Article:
Starting Fires


January 22, 2013 by Carole

We have discovered, at our home, that fireplaces are wonderful for drafty old 3500+ square foot houses. We have gas heat, but try to use the wood burning fireplace as much as possible. It’s much cheaper, because we have an abundance of trees, and it’s so much warmer than gas heat. The one problem I’ve struggled with, however, are fire starters. I’ve always bought the brick fire starters, that you find at your local “discount” store. This year, I was determined to save the $10 – $20 a box and make my own. After doing an extensive amount of experimenting, I’m sharing my findings so you don’t make the same mistakes I did.

The first “recipe” I found was for dryer lint. Now, in theory, this seems like a good idea. We all hear about houses catching on fire every year from people not cleaning out their dryer lint screen. This is not a problem at my house, as I’m fanatical about this. But, I figure, if it can start a house fire, surely it can start a wood fire. So, after about a week of saving, I had a big ole wad of lint. The directions said to stuff the dryer lint in toilet paper rolls, wrap twine around the roll until it closed on both ends, and dip in wax. There was no warning label, on the recipe, that when you lit this your house would smell like you stuck the cat in the oven. Princess and I both shed like dogs with mange, so our lint had ALOT of hair in it. Result? It didn’t catch the wood on fire and now we needed to get the fried hair smell out of the furniture.

The second “recipe” was from good ole Ms. Stewart. You take pine cones, dip them in wax, pour salt on them once they dried, and repeat with the wax and salt. Not only would you be able to start a really nice fire, but you would get all kinds of pretty colors depending on what salt you used. Princess is currently taking chemistry, so she explained that the salt/color trick is true, as she has set something on fire…or something was burned…can’t remember. Anyway, we spread all our pine cones out and carefully dipped them, sprinkled one of four different kinds of salt on each cone, and redipped. If you try this method, please note that holding the edge of a brittle pine cone while dipping in hot wax is generally NOT a good idea. Ms. Stewart would have been proud. We had an entire counter full of salt covered pine cones. Result? Two problems. First, I’m not sure what Princess and her lab partner did in chemistry, but I saw no “pretty” colors. Second, it took like a dozen of the pine cones to start a fire. To use this fire starting method, the whole winter, I would need a dump truck load of pine cones.

So, last week, it got cold again, and we needed to build a fire. After resorting to a little lighter fluid on the wood, and still not being able to get the fire going, I broke down and ran to the store and bought one fire starter for about $2. Builder Bob (the husband) and I agreed that maybe this particular area is not where we need to save money, and we need to just invest in a box of the bricks.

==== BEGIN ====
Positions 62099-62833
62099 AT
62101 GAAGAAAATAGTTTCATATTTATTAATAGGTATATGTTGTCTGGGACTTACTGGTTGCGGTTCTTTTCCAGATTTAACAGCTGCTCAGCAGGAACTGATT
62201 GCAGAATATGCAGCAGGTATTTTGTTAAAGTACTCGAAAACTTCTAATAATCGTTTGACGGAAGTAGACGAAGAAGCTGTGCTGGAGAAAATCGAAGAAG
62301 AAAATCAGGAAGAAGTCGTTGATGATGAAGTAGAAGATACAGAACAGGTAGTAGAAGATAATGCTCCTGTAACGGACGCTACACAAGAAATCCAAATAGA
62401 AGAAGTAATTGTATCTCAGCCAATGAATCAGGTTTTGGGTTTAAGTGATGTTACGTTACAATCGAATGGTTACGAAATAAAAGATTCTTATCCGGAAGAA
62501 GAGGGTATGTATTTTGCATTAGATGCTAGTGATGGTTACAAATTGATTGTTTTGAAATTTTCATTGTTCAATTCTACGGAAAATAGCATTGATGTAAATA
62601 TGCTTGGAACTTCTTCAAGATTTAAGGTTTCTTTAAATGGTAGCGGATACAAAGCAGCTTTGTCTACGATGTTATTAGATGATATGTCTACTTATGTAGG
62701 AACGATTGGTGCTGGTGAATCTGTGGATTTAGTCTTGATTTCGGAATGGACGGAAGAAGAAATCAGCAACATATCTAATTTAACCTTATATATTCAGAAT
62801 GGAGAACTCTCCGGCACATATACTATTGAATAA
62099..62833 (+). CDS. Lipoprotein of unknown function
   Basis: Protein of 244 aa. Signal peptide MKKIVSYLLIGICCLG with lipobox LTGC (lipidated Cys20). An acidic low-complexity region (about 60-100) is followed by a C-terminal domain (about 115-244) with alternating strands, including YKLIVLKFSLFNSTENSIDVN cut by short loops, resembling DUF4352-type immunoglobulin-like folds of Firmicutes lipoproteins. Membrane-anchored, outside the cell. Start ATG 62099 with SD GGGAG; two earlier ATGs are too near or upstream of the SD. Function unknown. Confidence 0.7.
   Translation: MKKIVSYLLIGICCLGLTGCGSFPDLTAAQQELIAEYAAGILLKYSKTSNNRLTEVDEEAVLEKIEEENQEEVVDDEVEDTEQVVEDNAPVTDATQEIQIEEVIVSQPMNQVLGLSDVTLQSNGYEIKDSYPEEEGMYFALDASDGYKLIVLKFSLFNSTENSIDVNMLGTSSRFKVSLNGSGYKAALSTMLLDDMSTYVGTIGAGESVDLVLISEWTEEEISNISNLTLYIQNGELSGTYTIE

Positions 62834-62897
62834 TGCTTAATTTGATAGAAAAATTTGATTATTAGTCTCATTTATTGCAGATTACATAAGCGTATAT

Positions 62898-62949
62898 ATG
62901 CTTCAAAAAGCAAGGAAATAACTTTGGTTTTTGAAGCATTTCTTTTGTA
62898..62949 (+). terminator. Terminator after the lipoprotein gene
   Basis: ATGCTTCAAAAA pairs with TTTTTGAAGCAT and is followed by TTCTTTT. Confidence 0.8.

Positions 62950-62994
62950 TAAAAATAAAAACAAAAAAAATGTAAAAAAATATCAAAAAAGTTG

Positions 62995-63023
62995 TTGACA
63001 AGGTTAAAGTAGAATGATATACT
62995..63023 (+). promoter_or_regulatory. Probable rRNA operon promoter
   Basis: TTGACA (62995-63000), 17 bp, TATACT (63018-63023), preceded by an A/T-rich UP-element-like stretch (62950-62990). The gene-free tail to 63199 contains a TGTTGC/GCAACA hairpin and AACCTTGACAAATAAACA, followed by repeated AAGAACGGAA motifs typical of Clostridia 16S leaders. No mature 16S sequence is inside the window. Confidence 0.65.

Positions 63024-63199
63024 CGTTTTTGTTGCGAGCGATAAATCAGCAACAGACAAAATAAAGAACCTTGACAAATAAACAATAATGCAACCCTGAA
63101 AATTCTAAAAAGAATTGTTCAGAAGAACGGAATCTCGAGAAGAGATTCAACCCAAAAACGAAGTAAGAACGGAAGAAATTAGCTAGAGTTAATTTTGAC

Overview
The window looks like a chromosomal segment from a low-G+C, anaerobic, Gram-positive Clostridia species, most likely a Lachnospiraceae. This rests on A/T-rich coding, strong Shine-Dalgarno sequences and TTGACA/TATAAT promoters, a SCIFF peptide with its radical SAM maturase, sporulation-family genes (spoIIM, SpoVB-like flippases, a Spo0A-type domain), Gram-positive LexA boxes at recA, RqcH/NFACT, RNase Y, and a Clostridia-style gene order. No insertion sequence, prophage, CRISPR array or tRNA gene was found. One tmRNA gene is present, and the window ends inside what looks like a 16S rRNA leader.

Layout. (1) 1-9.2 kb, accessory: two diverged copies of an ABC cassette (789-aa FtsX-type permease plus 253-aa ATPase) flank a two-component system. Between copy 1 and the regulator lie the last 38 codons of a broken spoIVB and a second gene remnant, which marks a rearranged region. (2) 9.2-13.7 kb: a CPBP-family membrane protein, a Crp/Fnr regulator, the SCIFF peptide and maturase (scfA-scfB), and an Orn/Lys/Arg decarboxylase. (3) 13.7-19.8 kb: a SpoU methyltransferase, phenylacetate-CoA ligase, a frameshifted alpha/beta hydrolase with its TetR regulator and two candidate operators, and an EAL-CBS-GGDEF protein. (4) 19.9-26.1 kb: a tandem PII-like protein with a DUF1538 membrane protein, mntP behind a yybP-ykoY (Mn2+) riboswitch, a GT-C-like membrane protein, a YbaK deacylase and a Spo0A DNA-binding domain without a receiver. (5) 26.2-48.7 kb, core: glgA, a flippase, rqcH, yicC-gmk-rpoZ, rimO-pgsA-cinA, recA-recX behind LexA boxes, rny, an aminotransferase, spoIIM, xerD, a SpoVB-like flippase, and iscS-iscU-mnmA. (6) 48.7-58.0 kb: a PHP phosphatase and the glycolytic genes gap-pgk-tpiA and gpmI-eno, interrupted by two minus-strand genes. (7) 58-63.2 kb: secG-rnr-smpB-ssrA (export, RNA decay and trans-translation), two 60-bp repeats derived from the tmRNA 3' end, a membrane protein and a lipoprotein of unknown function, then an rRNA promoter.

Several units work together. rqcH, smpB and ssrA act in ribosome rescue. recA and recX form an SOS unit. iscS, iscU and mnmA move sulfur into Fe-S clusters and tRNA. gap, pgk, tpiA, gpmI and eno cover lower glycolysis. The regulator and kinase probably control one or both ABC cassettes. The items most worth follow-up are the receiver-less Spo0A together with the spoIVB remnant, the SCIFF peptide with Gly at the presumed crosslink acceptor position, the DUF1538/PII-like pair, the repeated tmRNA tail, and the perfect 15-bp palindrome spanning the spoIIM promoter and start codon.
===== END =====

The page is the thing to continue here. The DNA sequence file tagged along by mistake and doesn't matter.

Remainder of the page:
On Saturday, BBob and I were working in the yard. He cut a tree down while I was raking up all the “junk” left from the tree and burning it. It hit me like a ton of bricks. Take the super fine wood shavings (from the chainsaw cutting the tree down) and mix them with old candle wax and make my own fire starters. Easy!! And, they worked!! They lit easy, and stayed lit long enough to start a great fire. Below, I’ve got how I actually put it all together in case you want to make your own “no cost” fire starters. One note: I started out by packing mine in cupcake liners in an old cupcake tin and getting little “cupcakes”. It took about three of these to get an awesome fire going. BBob suggested that I line a pan with wax paper and pack it in (like I was doing in the cupcake tins) and cut or break it apart. The block came right off the wax paper, and I was able to break it into nice chunks that will be easy to light.

Check out how I did it below:

1. Get a bowl of wood shavings (or you can use sawdust)

2013-01-21 12.23.39

2. Melt pieces of candles in a double boiler. I didn’t want to have to clean up that mess, so I just melted the candles in an old pot that could sit in a bigger pot of boiling water.

2013-01-21 12.31.43

3. Using a 1:1 ratio, mix the shavings and the wax with a wooden spoon. I started out with 2 cups of each, and worked my way up. Consistency should be wet and crumbly.

4. Spoon, or with your fingers, press as much of the mixture into the mold (cupcake liners or a pan) as you can. It should pack down and look compressed.

2013-01-22 19.09.09

2013-01-21 12.42.11

5. Let cool to room temperature and remove from liner or wax paper. If removed from a pan, break into chunks.

2013-01-22 19.35.37

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6. Put in your fireplace with wood, light, and enjoy the warmth!!


23 thoughts on “Starting Fires

  1. Angela Stricklin says:

    You are amazing! How awesome is this! Very impressed! This makes me want to trade my electric fireplace for a real one so I can make these! Love it!

  2. Glenda says:

    Just a matter of before you end up an original Pinterest pin…awesome!

  3. Sharon says: